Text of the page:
The most common mistake is leaving things until the last minute. This is normally due to the business not having a marketing plan. We deal with both new businesses and well established businesses neither of which have a plan for marketing, but it is vital that they plan a strategy each year so that they can monitor what they are doing, how much it is costing and what is working.
The lack of planning often leads to disjointed marketing that lacks thought, and this results in them rushing jobs through and not making the most of the print and design. We receive jobs every week where business are attending an event and have not arranged suitable marketing. If they had planned ahead then they would be able to talk to us at the start of the year so we can work with them to fully maximise their return on investment on print and design.
What role is social media taking in your business?
We find that the use of social media for business is a growing part of our marketing mix. In the last year we have seriously upped our usage and now have active business accounts on Twitter, LinkedIn, Facebook and a printing advice blog on blogger. It fits in well with the other activities we do and has helped us re-affirm current relationships and also develop brand new contacts whilst reinforcing our knowledge as a brand.
It is important that small businesses see that social media is a very useful tool but only if it is used in the correct way. It is great for creating interactions with clients, prospects and suppliers but it is essential not to use it only as a direct way of selling or else it will turn people straight off. This is not to say that work won’t follow as we can trace that we have gained clients directly from our @LincolnPrinting Twitter account.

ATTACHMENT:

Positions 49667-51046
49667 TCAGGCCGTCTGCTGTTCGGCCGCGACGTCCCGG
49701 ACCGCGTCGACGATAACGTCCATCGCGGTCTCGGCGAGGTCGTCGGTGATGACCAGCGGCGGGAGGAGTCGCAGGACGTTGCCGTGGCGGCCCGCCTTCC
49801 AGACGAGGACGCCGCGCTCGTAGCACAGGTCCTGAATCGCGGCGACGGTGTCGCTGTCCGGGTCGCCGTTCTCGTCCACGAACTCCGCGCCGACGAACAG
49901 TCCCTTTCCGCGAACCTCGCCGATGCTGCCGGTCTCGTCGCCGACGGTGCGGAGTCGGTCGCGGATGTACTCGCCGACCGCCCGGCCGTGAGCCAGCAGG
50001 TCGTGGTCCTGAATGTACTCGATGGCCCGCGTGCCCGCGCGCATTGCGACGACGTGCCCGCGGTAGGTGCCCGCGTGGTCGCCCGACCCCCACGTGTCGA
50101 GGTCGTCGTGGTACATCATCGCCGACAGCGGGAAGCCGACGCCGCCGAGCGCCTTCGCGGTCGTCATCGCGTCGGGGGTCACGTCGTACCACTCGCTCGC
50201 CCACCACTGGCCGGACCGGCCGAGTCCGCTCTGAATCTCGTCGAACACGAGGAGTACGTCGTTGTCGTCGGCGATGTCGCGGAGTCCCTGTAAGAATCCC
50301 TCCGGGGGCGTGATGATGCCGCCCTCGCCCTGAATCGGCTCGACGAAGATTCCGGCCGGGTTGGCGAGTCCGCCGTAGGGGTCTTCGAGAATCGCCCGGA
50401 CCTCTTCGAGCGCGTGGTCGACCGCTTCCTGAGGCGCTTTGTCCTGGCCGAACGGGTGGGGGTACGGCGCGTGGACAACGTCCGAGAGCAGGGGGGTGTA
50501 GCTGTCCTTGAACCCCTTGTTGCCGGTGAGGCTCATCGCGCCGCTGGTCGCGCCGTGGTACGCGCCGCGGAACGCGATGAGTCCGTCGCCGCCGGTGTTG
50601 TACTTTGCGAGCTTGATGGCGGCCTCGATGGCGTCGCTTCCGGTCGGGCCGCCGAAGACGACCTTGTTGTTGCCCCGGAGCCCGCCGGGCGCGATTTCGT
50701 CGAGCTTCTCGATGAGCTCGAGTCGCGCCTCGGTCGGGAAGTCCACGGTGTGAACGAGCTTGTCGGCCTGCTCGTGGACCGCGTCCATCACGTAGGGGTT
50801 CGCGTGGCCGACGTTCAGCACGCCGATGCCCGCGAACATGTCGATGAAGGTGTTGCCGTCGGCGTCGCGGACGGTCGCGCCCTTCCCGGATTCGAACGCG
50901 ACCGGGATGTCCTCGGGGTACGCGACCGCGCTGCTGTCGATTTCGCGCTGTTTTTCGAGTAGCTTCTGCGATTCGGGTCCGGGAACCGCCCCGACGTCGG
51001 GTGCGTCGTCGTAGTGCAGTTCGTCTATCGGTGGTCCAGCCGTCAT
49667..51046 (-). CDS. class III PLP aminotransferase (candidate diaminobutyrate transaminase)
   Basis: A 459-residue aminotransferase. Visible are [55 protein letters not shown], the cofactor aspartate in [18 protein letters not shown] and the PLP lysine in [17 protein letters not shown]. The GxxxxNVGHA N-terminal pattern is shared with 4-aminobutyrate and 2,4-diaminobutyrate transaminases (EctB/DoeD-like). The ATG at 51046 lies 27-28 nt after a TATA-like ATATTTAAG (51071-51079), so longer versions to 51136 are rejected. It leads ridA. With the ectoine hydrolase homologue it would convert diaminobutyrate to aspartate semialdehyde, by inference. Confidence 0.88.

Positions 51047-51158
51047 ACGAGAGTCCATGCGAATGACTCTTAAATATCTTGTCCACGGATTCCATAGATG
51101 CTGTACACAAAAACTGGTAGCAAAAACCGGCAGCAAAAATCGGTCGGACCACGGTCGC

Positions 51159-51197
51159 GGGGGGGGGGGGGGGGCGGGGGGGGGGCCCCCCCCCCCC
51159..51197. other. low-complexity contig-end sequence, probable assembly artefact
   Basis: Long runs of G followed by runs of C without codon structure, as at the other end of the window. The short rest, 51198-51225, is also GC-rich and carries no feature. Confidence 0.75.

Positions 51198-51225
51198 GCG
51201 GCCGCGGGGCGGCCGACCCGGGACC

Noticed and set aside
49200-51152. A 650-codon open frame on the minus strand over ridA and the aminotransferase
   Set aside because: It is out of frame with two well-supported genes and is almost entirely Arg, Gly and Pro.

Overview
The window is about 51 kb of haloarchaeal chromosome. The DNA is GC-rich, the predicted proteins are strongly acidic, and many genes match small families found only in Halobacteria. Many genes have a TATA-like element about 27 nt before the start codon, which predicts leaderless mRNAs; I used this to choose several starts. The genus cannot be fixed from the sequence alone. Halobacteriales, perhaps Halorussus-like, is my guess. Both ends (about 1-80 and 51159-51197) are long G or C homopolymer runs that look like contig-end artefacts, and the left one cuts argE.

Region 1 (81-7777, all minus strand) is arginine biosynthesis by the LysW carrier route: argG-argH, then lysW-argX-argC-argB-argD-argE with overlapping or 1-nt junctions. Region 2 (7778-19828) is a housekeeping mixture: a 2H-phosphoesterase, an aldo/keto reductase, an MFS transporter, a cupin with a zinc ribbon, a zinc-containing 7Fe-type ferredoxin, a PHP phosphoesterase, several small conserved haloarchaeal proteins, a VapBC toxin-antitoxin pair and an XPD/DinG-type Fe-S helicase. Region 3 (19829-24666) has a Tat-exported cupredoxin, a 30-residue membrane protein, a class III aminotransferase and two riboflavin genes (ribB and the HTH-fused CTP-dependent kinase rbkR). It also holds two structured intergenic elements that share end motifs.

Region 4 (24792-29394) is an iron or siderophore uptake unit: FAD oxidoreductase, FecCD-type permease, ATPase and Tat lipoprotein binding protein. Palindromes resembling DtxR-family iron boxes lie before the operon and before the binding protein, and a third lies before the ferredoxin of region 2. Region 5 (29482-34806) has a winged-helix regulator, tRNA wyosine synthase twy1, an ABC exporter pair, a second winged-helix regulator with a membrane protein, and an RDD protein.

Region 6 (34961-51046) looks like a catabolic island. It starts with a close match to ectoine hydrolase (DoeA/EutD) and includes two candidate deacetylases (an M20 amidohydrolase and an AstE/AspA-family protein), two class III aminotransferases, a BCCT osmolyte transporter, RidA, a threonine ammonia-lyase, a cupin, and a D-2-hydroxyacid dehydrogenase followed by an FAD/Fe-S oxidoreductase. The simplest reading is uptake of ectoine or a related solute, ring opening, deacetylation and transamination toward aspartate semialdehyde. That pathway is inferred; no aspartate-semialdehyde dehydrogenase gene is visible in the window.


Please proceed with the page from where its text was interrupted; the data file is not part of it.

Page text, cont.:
Do you think online marketing tools are important for your business?
Absolutely, we recognise the way that marketing is constantly changing and we adapt our marketing plan regularly to include new technologies and online tools. The prime example is our use of twitter - it allows us to keep regular contact with like-minded businesses and make connections through an online presence that can then be linked directly with other tools such as our website and blogs, all of which can be updated at the touch of a button. The great benefit of online marketing is that the message you give can be changed instantly. It is still important, however, to utilise a broad range of marketing tools including both online and offline marketing mediums, especially as some customers and businesses are not versed in the online world!
What advice would you give start-ups and small businesses if they want to design and produce their printing products?
The best advice I would give is to never forget your target market. Everything you produce, from your logo through all your promotional material should be designed with them in mind. It is not about what you like as a business owner, it is the prospective readers who you are trying to entice. Everything from the fonts, colours, images and materials you use will give off a certain perception and appeal to a specific market, therefore make sure that everything you use marries up to the preferences of your market. If you are not sure then ask and get professional design and print advice.